David Koloane was born in Johannesburg Alexandra in 1938. Koloane became interested in art during his secondary schooling and began making art in his spare time. He made art in between earning an income through various alternative jobs to support his family.
Between 1974 and 1977 he attended art classes at the Bill Ainslie Studios, which later became the Johannesburg Art Foundation. He started out in a part-time and later full-time art teaching position in a high school. Koloane later went on to become the head of the Fine Art section of the Federated Union of Black Artists (FUBA) in Johannesburg.
Koloane participated in a numerous of The Triangle International Artists Workshops, which gave him the experience needed to establish of the Thupelo Workshops in South Africa. The concept spread to Botswana, Mozambique, Zimbabwe and Namibia.
Koloane realised that what was needed in Johannesburg, particularly for Black artists was access to permanent studio space. To this end, he was instrumental in establishing The Fordsburg Artists Studios (The Bag Factory) with Robert Loder and Ricky Burnett in 1991.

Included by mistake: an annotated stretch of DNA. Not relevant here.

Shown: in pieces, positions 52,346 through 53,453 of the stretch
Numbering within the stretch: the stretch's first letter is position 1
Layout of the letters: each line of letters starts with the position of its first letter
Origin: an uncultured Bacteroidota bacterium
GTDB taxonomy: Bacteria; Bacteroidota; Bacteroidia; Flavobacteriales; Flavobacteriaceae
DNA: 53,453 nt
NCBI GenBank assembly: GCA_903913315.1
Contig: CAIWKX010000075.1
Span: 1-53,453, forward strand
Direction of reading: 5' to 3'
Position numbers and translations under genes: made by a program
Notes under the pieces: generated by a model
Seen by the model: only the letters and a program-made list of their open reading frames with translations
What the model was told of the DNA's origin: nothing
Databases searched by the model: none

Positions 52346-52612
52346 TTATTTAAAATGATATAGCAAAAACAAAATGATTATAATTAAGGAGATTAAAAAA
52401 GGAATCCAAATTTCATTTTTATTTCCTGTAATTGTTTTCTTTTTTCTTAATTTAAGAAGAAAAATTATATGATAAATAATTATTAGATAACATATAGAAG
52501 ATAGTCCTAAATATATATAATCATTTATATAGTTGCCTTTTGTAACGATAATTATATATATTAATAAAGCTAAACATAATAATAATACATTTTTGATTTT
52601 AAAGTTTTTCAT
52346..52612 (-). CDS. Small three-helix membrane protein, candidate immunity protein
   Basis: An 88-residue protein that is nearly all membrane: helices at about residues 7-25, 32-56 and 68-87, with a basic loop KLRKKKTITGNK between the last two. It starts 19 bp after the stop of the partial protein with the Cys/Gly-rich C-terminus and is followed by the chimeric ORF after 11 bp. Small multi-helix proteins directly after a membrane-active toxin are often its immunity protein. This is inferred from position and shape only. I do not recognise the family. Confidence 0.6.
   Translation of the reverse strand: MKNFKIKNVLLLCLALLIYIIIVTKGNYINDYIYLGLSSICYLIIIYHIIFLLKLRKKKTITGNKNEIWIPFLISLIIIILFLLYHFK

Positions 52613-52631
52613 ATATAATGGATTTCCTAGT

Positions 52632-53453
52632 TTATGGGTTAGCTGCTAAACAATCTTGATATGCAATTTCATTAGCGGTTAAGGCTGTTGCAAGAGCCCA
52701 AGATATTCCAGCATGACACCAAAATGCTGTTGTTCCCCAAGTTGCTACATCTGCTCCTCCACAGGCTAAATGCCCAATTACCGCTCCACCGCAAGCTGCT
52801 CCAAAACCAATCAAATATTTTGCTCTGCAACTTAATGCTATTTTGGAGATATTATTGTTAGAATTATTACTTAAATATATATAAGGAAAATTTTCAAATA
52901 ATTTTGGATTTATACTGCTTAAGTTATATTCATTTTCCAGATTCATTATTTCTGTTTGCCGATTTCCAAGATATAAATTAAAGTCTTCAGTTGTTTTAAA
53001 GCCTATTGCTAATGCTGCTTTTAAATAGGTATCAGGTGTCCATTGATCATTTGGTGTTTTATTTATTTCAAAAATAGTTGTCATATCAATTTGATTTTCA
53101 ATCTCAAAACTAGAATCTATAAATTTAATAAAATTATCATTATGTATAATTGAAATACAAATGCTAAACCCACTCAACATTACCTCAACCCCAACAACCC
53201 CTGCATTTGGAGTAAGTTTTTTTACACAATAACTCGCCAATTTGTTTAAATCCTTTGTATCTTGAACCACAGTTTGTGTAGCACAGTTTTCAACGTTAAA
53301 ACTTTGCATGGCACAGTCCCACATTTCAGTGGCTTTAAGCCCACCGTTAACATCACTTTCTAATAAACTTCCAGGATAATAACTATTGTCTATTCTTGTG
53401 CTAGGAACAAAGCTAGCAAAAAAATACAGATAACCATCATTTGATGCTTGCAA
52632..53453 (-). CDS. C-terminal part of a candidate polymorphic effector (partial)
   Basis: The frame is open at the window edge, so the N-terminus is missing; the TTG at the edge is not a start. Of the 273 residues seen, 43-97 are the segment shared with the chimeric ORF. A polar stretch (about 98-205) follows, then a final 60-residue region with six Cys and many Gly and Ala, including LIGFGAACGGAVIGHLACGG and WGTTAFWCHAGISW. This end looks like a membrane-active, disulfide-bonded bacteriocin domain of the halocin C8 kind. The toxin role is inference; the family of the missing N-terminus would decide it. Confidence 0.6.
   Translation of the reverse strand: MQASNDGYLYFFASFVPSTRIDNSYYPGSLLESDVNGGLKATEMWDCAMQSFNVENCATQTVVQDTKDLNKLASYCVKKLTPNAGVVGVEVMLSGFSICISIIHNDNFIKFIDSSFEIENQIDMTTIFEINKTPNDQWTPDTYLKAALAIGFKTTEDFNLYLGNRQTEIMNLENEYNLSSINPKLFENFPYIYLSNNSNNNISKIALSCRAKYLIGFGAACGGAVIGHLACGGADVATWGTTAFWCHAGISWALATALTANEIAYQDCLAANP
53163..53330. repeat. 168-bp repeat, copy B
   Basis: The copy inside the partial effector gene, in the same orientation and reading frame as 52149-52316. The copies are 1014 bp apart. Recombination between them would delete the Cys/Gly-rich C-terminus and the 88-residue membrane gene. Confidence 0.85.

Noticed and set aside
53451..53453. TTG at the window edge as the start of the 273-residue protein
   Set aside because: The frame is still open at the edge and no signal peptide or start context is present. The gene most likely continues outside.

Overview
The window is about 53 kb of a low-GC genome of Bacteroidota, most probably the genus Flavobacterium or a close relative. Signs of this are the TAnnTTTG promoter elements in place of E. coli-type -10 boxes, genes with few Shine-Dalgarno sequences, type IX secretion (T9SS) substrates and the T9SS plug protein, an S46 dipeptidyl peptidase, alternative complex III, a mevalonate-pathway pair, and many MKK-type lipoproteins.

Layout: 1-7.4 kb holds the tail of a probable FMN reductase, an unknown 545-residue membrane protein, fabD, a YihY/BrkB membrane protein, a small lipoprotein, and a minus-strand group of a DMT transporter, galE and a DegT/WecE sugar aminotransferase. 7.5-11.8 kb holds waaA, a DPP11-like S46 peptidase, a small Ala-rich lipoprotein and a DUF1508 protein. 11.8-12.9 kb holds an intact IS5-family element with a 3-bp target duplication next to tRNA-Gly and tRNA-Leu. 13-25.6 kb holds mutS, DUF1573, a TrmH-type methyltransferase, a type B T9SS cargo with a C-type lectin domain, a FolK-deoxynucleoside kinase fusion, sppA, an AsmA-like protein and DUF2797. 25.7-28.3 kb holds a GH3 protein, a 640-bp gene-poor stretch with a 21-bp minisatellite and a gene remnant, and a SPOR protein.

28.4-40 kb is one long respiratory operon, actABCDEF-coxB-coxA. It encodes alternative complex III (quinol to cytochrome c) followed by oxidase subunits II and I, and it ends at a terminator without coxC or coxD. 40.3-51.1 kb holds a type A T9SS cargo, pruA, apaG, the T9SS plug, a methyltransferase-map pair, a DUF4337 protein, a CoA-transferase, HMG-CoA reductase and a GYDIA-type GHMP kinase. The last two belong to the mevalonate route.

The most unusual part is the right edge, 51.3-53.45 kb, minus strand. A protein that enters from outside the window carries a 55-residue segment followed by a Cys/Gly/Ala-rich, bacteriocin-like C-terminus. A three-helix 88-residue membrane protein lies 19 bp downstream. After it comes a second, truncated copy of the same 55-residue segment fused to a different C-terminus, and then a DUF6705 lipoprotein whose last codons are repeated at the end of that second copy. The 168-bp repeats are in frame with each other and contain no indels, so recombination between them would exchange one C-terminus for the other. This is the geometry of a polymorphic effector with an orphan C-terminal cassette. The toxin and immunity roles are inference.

David Koloane worked in many ways and techniques. He would combine his own artwork with his social involvement. Koloane contributed to many catalogues, curated exhibitions, sat on judging panels, The National Arts Council advisory panel and delivered numerous papers abroad and at home, while attending workshops and conferences all over the world.
In 1998, the government of The Netherlands honoured Koloane with The Prince Claus Fund Award for his contribution to the development of the visual arts in South Africa.
He was a highly respected and well regarded artist in South Africa who passed on in 2019.